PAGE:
I'm developing an application that will encrypt a bunch of files the client has on their machine and then send them to a server, to back them up. I need to encrypt the files so that other clients/third parties can't access them. The problem is that I'd like to have a key hard-coded, to reduce the complexity of my program, but I can't have all clients share the same key or have third parties decompile the binary file to get the key (I know that hard-coded keys are a Bad Idea). Note that it's not viable to use plain assymetric key encryption since the performance would not be good enough.

The solution I've came up with consists of hard-coding the public key of a public-private key pair that belongs to the server, which I would use to encrypt a symmetric key, and then generate a random number (used as a symmetric key), encrypt the necessary files with it and then encrypt the symmetric key with the public key and send it to a database on the server, over a network. The point t of using assymetric key encryption is so that the transmission of the key is secure.

How secure is this protocol? Will it suffice to use a PRNG? Is there a better existing protocol?

  • 1
    Why does it matter if the client knows the public key? Can you provide more detail on what you are attempting to guard against? – user79537 Sep 7 '15 at 8:00
  • 1
    Your actual goal remains unclear to me. On one side, "I need to encrypt a bunch of files on a client", and on the other "the client can't know about the key" (Can't know? Mustn't know?). If your goal is to make the client encrypt with a key unknown to it, then yes the design seems mostly flawed to me. If the client need to encrypt using a key unknown to other client, then the design is good except that I don't get the usefulness of the public/private key pairs (maybe some client should be able to share some data? Maybe the data should be accessible by the server?). – WhiteWinterWolf Sep 7 '15 at 8:11
  • 1
    Can you describe more precisely what you're attempting to do here ? because from what I read, there are several good answers to your questions and which one is the best for your case depends on what you're specifically attempting to do. Could you describe your application ? – Stephane Sep 7 '15 at 8:27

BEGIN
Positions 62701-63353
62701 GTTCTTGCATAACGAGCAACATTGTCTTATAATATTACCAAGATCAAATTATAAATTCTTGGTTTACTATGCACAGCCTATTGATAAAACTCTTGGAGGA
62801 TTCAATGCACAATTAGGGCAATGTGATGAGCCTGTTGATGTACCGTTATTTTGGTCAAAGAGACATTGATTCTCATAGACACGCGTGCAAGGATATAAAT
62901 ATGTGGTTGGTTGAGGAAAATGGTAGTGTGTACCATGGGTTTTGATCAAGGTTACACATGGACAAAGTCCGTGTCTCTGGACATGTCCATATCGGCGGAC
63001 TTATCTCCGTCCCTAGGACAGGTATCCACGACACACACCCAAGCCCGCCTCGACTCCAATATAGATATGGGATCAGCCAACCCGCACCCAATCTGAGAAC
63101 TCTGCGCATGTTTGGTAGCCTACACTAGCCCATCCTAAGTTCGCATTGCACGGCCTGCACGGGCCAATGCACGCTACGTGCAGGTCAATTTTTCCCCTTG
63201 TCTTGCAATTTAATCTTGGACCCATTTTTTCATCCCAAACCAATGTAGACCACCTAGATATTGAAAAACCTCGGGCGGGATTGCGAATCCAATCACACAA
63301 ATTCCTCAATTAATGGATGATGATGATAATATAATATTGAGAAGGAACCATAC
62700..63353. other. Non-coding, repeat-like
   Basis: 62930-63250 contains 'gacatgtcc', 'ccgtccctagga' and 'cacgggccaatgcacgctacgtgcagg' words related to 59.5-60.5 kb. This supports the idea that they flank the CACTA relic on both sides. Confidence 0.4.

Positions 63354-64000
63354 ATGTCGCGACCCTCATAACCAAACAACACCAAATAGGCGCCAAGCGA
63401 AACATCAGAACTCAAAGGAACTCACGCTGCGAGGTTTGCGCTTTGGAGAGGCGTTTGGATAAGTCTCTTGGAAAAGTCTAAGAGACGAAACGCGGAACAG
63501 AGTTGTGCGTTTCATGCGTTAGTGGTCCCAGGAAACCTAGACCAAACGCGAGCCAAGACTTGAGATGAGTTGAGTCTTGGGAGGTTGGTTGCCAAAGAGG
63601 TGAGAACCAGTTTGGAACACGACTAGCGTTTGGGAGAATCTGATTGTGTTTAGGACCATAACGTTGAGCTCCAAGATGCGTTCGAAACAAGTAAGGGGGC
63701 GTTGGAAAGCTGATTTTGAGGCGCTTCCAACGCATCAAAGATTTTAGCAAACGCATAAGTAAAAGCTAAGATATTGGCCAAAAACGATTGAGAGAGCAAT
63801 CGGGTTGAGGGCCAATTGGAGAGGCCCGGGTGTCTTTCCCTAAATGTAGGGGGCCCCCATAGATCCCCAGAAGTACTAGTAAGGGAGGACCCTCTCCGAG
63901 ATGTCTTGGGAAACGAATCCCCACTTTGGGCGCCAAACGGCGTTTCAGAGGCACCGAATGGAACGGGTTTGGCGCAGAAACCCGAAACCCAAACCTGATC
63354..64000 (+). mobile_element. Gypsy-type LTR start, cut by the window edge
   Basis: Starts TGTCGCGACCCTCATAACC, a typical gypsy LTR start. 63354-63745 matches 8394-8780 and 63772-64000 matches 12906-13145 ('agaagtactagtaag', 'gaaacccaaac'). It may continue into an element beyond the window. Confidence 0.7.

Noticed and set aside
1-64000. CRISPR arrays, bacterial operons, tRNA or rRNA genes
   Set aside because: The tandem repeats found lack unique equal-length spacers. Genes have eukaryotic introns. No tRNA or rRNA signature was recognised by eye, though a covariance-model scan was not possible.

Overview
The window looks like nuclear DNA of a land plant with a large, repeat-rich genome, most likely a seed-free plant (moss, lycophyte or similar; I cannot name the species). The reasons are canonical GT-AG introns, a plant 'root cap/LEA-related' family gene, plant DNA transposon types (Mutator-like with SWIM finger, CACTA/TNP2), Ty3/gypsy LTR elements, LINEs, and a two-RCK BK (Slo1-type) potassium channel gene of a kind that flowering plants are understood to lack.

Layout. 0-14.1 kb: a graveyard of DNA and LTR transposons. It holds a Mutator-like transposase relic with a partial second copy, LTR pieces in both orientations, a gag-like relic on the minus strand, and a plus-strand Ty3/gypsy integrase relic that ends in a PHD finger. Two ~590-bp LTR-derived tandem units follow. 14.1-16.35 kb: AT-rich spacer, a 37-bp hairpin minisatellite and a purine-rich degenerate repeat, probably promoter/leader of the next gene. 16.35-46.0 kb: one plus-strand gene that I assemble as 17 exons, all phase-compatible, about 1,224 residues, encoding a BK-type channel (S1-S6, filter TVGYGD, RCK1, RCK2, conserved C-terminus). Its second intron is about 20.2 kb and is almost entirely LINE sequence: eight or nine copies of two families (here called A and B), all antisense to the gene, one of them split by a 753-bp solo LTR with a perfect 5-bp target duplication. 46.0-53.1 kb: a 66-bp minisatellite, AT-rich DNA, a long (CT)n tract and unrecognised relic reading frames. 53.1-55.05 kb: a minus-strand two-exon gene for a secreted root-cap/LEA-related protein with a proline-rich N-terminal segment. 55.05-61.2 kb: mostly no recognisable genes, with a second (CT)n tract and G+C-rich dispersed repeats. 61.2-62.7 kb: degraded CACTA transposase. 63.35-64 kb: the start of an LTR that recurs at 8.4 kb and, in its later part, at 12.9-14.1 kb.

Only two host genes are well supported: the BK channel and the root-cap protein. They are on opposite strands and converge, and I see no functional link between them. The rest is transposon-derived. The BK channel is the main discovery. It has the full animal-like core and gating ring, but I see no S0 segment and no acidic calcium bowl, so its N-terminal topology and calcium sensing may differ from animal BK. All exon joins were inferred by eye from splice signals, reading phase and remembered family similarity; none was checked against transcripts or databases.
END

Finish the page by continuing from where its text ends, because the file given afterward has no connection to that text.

• Okay, I am a bit confused, and it looks like @Stephane and WhiteWinterWolf are looking for the same clarification. So, let's back up a little. If you give the client a public key, you would be doing asymmetric encryption. One of the benefits being that the client wouldn't be able to decrypt the files once encrypted. If you want symmetric encryption, that would seem to be counter-intuitive to the description we have so far. What's the intended application? – user79537 Sep 7 '15 at 8:57
  • 1
    @HexTitan I think we're bothj looking for more or less the same thing because there is an obvious hole in the question: if the client already has access to the cleartext, then either the random key creation step is pointless, or the purpose of the application is to make the cleartext unavailable to the client (fi. cryptolocker kind of maleware) or the OP hasn't properly explained the situation. I think it would be easier to understand the question with a description of the goal of the process instead of the steps taken to achieve it. – Stephane Sep 7 '15 at 9:42

What you have thought through on your own is the standard way of doing encryption for network traffic:

  1. Generate a random symmetric key,
  2. Encrypt entire "message" using symmetric key (plus IV, nonce, etc),
  3. Encrypt symmetric key using target's (in this case, your central server) public key,
  4. Destroy the 'plaintext' symmetric key,
  5. Ship the encrypted goods to the destination(s).

Your concern regarding PRNG is correct. Since you are probably using an encryption package of some kind (usually a library in your programming language), there is probably a cryptographically-secure random number generator in that package. Do NOT rely on standard PRNGs (rand(), rnd(), etc). Also, make sure that the encrypted bytes are converted to a usable format for transmission, as most common transmission protocols tend to choke on raw binary. Base64 "ASCII armor" is the standard.

| improve this answer | |

Not the answer you're looking for? Browse other questions tagged or ask your own question.